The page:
Phonogram: The Singles Club #2
Written by Kieron Gillen
Art by Jamie McKelvie and Matthew Wilson
Backup art by Emma Vieceli and Daniel Heard
Music is Magic, you already knew that, yeah? In Phonogram, Kieron Gillen and Jamie McKelvie take the metaphor and make it real. Theirs is a world where ‘magicians’ called Phonomancers understand the magic of music and can use it to their own ends. In the first volume of Phonogram (Rue Brittania, in shops now), we saw a jaded Britpop fan quest to save what he believes in, only to find he believes in nothing but it doesn’t matter, because it’s his nothing. Volume Two is a different beast altogether. Set in a single night in 2006, in a club in Bristol dedicated to playing only female singers, we see events take place from different protagonist’s eyes each issue, with each instalment being wrapped around a different ‘indie’ song.
#2, based around ‘Let’s Make Love and Listen to Death From Above’ by Cansei de Ser Sexy stars Marc, the object of affection from #1, as he is forced to relive a bittersweet night in the very same club during the very same song, where he met and fell in love with a girl he hasn’t seen since. Most reviews I’ve read talk about how The Girl isn’t named and that’s important because she could be any girl. I disagree, The Girl couldn’t be any girl, she is The Girl, Marc’s girl and Gillen infuses her with so much personality, we can relate to it because if you’ve ever had your own Girl, you know very well that there’s no other girl like her in the world
Gillen’s use of flashbacks is really well done, I’m really enjoying watching his progress as a storyteller, at certain points we watch the same two characters interact at different points in time in the same panel and it’s never confusing. It’s really interesting in a larger picture sense as well, when you read #1, Marc just comes off as a dick towards Penny, but after this, you feel sorry for him (I actually had an ‘I want to dance. Just not with you’ moment recently, it went pretty much the same way.) In #1, you kinda like Laura but after she tries it on with the guy she knows her best friend likes, she comes off as a bit of an insecure bitch (and I’m sure opinion will change when I read her issue, she can’t be all that bad, she loves The Long Blondes). Gillen plays will multiple timelines and multiple angles of the same story like someone who’s been doing it for twenty years and you can tell he knows his way around a comic book and what makes comics a unique and special storytelling form.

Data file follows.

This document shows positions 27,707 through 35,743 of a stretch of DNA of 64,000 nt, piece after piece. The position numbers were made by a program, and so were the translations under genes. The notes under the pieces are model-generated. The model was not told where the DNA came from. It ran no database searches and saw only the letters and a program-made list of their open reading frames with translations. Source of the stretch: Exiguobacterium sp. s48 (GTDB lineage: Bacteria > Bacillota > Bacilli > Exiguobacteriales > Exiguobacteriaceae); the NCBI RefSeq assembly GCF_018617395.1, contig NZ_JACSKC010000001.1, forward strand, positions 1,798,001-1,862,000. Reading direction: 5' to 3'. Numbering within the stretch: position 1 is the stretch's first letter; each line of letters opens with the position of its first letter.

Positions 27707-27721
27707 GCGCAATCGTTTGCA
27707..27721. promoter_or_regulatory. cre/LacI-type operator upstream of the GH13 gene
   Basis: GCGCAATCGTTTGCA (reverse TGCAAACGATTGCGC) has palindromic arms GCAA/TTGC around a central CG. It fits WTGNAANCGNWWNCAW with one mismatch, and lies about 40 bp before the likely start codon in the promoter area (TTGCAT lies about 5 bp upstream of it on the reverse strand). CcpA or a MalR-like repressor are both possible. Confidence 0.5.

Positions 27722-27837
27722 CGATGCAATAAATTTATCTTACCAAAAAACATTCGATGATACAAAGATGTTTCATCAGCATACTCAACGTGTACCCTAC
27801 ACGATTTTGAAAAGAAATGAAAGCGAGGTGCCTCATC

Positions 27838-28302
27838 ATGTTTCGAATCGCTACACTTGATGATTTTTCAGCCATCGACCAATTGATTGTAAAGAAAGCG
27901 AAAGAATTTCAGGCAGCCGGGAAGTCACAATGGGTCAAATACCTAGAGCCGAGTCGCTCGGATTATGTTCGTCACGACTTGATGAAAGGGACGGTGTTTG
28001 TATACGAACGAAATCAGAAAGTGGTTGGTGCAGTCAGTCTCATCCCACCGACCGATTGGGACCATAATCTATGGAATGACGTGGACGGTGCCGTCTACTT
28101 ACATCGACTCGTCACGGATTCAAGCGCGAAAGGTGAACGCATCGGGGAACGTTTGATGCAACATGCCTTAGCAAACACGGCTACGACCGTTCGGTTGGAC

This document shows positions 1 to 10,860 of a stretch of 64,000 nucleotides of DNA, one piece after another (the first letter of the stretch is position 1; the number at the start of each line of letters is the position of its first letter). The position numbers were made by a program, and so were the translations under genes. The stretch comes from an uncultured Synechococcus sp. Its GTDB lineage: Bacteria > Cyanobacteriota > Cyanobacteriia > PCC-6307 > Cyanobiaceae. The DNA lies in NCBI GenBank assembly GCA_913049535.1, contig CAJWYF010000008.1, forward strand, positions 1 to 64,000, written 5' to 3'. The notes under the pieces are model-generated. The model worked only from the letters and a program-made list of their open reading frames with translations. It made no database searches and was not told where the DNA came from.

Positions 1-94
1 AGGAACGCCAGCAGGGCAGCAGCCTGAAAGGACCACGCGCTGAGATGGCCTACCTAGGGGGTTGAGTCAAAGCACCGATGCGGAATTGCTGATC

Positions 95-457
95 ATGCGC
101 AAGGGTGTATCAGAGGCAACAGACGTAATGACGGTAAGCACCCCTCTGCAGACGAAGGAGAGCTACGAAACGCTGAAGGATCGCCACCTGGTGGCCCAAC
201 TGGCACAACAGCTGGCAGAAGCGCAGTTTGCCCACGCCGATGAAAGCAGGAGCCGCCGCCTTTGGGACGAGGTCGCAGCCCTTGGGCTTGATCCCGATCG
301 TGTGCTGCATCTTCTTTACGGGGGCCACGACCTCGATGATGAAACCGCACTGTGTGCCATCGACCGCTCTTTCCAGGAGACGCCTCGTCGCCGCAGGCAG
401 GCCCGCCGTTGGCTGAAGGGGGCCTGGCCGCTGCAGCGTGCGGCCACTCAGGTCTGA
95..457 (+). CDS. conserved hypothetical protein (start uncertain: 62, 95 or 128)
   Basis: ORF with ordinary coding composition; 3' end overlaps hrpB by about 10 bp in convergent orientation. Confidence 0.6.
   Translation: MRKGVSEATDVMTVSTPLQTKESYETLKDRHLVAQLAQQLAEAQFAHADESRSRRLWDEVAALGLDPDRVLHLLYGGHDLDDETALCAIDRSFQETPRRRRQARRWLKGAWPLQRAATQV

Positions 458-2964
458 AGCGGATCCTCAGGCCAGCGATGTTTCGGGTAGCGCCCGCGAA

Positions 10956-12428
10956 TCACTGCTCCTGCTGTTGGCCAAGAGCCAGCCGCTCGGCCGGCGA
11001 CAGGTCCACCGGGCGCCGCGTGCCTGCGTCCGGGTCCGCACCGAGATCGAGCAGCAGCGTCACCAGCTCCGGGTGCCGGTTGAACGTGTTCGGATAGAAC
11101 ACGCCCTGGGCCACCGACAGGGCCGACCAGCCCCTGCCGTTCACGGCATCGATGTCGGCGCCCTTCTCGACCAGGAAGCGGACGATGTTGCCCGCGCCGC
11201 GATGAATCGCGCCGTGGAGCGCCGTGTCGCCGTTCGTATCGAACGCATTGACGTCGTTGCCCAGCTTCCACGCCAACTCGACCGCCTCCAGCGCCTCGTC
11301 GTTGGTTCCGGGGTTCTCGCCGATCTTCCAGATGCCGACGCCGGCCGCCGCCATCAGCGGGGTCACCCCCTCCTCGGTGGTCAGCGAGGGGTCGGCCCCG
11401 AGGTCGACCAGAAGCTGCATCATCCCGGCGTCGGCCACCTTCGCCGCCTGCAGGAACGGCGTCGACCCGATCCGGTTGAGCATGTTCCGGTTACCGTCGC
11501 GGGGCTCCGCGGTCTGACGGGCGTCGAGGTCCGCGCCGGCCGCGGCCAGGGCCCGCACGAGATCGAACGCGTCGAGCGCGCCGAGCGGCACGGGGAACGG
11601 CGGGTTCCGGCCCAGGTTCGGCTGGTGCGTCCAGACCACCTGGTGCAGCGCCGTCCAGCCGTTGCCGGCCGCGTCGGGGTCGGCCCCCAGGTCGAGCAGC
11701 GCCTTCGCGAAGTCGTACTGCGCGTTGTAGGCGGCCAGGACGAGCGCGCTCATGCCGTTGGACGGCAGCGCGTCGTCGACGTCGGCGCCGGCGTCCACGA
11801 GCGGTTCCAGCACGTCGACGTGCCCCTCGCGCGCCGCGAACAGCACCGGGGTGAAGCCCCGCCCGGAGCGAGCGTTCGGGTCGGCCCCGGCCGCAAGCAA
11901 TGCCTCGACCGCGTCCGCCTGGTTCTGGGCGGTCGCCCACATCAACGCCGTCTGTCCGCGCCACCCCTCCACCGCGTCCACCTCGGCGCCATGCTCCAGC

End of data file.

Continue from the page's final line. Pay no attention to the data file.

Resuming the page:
What can I say about Jamie McKelvie’s art? Hell, what can’t I say, the guy gets better every time his pencil hits the page. I can’t imagine how good his art’s going to be by Phonogram V3. He draws real people incredibly well, I love looking at the faces in McKelvie crowd scenes and study the expressions, the reactions. He has an attention to detail that just astounds me and ever since he started working with Matthew Wilson colouring him, his art is damn near the best on the shelves.
The whole extra content is worth $3.50 on it's own. The two back-ups are beautiful and excellent insights into the deeper world of Phongram with beautiful and excellent art by Vieceli and Heard, the glossary is a must for anyone that might feel lost, and I appreciate that the time is taken to include it. Not only do we get that, but we get an essay by Gillen on the subject of music and memory, and a short interview with a member of CSS. Talk about bang for buck.
As a whole, it’s far more inclusive than its predecessor, very few people know of Kenickie and how much they mean to certain people, but everyone knows what it’s like to hear that one song that tears your heart open with memories of a past love. Phonogram: The Singles Club is a rare thing in my eyes, a comic that speaks to everyone, a universal comic, and the score may seem high but damned if it wasn’t one of the best comics I’ve read this year.
Story – 10
Art – 10
Overall - 10